Hull Geological Society
From our archives -
From our archives -
EXCURSION TO FOSSILIFEROUS LOCALITIES OF THE UPPER
CRETACEOUS OF THE
THESOUTHERN AREA OF THE EAST RIDING
Leader Mr E V Wright M.A. on Saturday 9th May 1964.
The Yorkshire Chalk is not always do barren of interest for the palaeontologist as is sometimes thought. Fossils are however scattered and are often difficult to extract and clean without damage. On this excursion I hope to cover the zones from Marsupites downwards and if we are lucky introduce members to some of the most notable fossils.
Reverences and pit numbers are taken from the paper "The Chalk of the Yorkshire Wolds" by C W & E V Wright (Proceedings of the Geologists' Association vol LIII (1942) pp. 112-137).
1. Pit 31 Beverley (Zone of Marsupites testutinarius).
We ought to find the zone fossil as well as the following: Echinocorys scutatus, Inoceramus spp.; and if we are luck ammonites (Parapuzosia sp.) and Actinocamax granulatus. (If we can see into the Barracks Pit (Pit 29) we should also find Uintacrinus plates, and possibly also traces of the very large Inoceramus pinniformis.)
2 Pit 17: Little Weighton (Zone of Hagenowia rostrata - the local equivalent of Micraster cor-anguinum of the south.)
The highly typical Inoceramus involutus can usually be found in the flinty chalk here.
3. Pit 18: Little Weighton (Zone of Micraster cortestudinarium)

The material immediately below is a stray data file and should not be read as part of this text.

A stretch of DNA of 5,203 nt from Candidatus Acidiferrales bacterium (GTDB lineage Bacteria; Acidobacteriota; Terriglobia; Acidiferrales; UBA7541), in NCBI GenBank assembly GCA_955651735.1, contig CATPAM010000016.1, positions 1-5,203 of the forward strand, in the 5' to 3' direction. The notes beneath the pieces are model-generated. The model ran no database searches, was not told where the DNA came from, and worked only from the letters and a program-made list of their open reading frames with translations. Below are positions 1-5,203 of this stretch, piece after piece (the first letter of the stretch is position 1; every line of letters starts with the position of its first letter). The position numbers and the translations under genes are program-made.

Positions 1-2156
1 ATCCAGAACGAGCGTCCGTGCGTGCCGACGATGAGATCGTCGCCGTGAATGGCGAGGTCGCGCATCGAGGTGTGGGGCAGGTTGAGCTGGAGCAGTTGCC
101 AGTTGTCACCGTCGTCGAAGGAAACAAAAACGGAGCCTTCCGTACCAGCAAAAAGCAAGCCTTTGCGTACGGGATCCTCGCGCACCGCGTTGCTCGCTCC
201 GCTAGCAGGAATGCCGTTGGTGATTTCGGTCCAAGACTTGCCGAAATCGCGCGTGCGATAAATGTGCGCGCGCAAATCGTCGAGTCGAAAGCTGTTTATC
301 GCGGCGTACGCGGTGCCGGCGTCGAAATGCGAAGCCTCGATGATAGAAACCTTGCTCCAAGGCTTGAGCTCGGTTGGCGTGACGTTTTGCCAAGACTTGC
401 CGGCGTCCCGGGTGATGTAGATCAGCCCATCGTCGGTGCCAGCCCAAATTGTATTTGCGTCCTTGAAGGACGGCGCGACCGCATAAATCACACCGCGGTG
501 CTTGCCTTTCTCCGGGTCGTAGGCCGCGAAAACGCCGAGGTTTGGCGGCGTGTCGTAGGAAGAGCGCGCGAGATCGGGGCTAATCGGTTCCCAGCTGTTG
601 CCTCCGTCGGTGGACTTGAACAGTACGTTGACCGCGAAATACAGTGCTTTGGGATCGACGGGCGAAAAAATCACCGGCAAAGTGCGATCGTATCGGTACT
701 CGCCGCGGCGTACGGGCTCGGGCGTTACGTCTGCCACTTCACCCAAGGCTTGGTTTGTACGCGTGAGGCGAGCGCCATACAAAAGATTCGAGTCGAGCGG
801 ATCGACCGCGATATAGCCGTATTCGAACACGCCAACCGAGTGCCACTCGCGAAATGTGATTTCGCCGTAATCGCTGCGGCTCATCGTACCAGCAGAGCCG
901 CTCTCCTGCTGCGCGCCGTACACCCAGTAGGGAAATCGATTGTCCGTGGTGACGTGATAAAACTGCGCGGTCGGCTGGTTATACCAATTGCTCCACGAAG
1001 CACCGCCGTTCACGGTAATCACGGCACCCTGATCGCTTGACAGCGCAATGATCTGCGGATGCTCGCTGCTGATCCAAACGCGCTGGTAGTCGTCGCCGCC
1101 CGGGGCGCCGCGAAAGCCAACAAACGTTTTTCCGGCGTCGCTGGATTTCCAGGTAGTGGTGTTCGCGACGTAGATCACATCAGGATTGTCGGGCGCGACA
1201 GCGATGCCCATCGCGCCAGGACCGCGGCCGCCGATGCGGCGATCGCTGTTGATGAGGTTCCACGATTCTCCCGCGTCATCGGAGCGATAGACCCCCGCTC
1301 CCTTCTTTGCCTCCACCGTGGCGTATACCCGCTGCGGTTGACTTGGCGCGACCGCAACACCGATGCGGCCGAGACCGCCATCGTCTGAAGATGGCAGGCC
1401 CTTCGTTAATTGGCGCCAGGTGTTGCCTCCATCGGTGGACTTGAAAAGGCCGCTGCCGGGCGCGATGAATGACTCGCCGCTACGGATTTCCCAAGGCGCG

Walking up the railway cutting to the tunnel mouth it is usually possible to find plentiful specimens of the zone fossil and a fairly varied and typical fauna besides.
4. Pit 38: Kiplingcotes "1" (Zone of Holaster planus)
We should at least find the strange sea-urchin Infulaster excentricus which occurs there regularly and in better preservation than anywhere else in the county.
5. Pit 35: Rifle Butts, Market Weighton (Zone of Holaster subglobosus and the Red Chalk)
If time allows it is always worth a look here to try to find another of the minute Belemnocamax boweri, of which probably less than a dozen examples are known, four or so of them from this section. Structurally this locality is interesting, since the pit is at the crest of the Market Weighton Structure, and the preserved section shows the thin Carstone and Red Chalk (Cretaceous) lying on top of the Lower Jurassic Lias clays, with all of the Middle and Upper Jurassic, and Lower Cretaceous missing. [editor's note - Rifle Butts is now a SSSI and collecting is not permitted]
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